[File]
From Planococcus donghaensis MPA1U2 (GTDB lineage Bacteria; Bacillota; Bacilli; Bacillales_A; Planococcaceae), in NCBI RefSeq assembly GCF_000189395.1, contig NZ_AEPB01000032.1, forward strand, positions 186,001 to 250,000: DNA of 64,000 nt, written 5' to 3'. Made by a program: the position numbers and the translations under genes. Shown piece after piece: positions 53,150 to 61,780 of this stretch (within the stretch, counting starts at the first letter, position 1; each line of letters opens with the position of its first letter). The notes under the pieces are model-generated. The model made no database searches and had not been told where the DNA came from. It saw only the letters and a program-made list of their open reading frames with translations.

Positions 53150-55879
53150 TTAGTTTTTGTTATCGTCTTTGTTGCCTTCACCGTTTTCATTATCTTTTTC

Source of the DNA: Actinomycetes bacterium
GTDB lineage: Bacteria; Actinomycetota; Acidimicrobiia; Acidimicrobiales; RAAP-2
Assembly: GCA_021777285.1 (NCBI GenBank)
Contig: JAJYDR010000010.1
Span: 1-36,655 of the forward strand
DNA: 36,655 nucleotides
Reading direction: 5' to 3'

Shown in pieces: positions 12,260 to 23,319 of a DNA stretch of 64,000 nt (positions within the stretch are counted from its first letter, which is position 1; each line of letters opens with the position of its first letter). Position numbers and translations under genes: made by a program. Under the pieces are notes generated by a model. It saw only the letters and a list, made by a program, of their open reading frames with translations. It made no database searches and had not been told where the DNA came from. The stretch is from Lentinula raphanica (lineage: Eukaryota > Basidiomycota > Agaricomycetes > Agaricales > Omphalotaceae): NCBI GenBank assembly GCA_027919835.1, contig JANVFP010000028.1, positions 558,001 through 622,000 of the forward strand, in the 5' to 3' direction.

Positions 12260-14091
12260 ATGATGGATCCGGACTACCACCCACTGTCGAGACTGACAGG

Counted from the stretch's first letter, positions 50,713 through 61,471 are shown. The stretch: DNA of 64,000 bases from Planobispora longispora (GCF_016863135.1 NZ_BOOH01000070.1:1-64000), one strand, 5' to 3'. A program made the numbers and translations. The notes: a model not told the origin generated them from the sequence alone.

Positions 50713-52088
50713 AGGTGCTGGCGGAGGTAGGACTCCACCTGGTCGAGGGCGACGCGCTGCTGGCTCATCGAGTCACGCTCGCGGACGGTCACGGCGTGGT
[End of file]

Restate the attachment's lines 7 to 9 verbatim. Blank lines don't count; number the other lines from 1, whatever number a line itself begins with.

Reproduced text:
Contig: JAJYDR010000010.1
Span: 1-36,655 of the forward strand
DNA: 36,655 nucleotides